Attractive Eyeglasses Are Frame-Changers

If you wear eyeglasses, you’ve likely gotten used to having the same fashion statement on your face every day. Me too…until I learned about magnetic glasses.

Brands like Pair Eyewear have pioneered the technology of building magnets into mainstream eyewear, so you can swap out the pattern on the front of the frames. With just a snap, you can add on sunglasses, sparkles, or even represent your favorite sports team.

3D is the Charm

But I saw a potential beyond swapping the frame pattern. With an attractive force built into your glasses and a 3D printer, you can do so much.

After ordering a set of small magnets from Amazon, I jumped into my 3D design software and created a little Saturn charm. I added a slot in the back that perfectly fit the magnets. I kept the
design small to start out so as not to test the limits of the magnet’s strength.

Using the file from my design software, I loaded my favorite color of blue filament into my Lulzbot 3D printer. (Plastic filament is the material that most home printers use to build your
designs.) Small designs take only a short time to print, so after just a few minutes I had two charms ready to go. Then a bit of Elmer’s glue, time to dry, and the charms were ready to test. I pinched the charm between my fingers, raised my hand up to my glasses and…Snap! It worked perfectly. The charms stayed securely on my glasses.

I posted a video of my creation online and, hundreds of thousands of views later, I had many suggestions for how to push this idea bigger. So, I picked my favorite suggestions and went for it.

Masker Aids

My next task: a masquerade mask; much more challenging than small Saturn charms. For a head start, I went on an existing 3D model website, Thingiverse. When working through a 3D printing project, it’s good to see what has already been created before making your own project. I printed the existing design and attached my magnets using hot glue. (Elmer’s works better) and got a final product that was perfect for any masquerade ball.

In the process, I learned I was reaching the weight limit for both the magnets and glasses. When working through an engineering problem, it is important to find and understand these limits. In this case, it was the strength of the magnetic force and the weight that would pull the frame of the glasses off my face. The mask stayed on, but just barely. If my glasses were not adjusted properly, they would slip right off.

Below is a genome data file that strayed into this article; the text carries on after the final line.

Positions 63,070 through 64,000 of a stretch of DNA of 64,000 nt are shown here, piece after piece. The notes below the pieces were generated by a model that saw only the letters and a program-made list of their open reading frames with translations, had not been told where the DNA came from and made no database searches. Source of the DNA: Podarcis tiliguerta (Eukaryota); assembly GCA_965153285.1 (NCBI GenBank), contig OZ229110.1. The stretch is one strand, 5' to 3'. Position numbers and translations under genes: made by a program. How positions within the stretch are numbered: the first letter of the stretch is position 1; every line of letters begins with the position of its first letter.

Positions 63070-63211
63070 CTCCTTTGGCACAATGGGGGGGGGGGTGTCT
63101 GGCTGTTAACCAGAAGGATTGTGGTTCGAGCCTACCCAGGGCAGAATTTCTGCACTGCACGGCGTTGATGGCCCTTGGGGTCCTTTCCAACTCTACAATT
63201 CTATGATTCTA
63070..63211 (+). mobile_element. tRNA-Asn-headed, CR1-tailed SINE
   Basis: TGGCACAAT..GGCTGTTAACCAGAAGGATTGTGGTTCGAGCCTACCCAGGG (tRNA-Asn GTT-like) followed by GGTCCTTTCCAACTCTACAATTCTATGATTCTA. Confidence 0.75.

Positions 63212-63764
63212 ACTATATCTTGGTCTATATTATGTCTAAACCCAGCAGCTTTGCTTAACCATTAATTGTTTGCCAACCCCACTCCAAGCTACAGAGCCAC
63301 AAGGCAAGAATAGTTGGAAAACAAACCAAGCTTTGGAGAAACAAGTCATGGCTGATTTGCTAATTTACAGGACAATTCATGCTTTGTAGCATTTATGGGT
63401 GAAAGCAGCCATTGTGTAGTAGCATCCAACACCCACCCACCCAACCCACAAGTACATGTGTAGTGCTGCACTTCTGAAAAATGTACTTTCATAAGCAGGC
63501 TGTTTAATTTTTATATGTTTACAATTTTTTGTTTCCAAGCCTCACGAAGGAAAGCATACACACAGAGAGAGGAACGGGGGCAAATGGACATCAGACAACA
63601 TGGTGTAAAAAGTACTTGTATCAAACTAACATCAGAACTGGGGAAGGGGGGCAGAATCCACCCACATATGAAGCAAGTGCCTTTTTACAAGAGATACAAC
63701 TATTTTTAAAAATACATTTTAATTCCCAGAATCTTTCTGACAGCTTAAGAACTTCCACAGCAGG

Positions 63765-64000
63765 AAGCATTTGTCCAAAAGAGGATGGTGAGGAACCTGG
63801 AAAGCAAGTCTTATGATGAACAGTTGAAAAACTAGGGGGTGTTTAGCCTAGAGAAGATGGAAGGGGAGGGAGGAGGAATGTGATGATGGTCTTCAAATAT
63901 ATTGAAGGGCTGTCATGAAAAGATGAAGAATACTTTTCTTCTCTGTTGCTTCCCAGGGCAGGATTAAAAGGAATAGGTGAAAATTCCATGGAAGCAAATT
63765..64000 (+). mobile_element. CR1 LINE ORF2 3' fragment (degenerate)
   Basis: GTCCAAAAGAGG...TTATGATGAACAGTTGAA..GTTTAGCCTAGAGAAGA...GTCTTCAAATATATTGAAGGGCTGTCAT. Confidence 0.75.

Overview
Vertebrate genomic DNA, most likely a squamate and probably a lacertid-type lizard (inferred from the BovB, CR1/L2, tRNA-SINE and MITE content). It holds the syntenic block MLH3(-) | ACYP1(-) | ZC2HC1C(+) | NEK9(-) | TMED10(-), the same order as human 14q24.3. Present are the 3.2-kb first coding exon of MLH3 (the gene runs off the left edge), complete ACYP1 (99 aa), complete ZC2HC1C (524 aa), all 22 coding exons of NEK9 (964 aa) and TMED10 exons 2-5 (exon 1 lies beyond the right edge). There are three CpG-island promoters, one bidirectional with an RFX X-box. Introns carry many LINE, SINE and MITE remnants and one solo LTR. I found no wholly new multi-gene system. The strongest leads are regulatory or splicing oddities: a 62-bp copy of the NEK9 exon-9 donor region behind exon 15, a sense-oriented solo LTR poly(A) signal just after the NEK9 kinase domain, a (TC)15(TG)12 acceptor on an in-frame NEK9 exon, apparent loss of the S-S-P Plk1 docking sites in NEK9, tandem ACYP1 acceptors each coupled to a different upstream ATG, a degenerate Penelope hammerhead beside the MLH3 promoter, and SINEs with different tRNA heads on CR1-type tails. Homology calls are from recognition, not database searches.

Magnetic Personalities

After learning my design limits, I continued making additional magnetic glasses projects tied to different holidays. This time I used super glue to ensure that the magnets would stick right away. For Halloween, I designed magnetic bats and bat wings. Using a glow-in-the-dark 3D printer filament, my designs were able to light up Halloween night. For New Year’s Eve, I made a custom pair of 2023 glasses.

I’m excited to keep designing and making new additions to my glasses. With a 3D printer and a bit of design work, your style is unlimited. You don’t need your own 3D printer to try this project out for yourself. Check out your local library or maker space to see if they have one you can use. If you do want to try making your own magnetic glasses decorations, please be careful when using small magnets around pets or small children as they can pose a choking hazard.

Want to try to create your own 3D-printable designs? Try out TinkerCad to make your own designs. Also, check out KiraKira for some great online classes on 3D modeling jewelry.


60 pack of 5×3 magnets
3D printer
3D printer filament
Super glue or Elmer’s Glue
Magnetic glasses
Parent supervision
3D models:

Find the designs Erin created and 3D printed at
The masquerade mask can be found here:


  • Erin Winick

    Erin is the associate editor of the future of work at MIT Technology Review. She is particularly interested in automation and advanced manufacturing, spurring from her background in mechanical engineering. Before joining Technology Review, she worked as a freelance science writer, founded the 3-D printing company Sci Chic, and interned at the Economist. She can be found at

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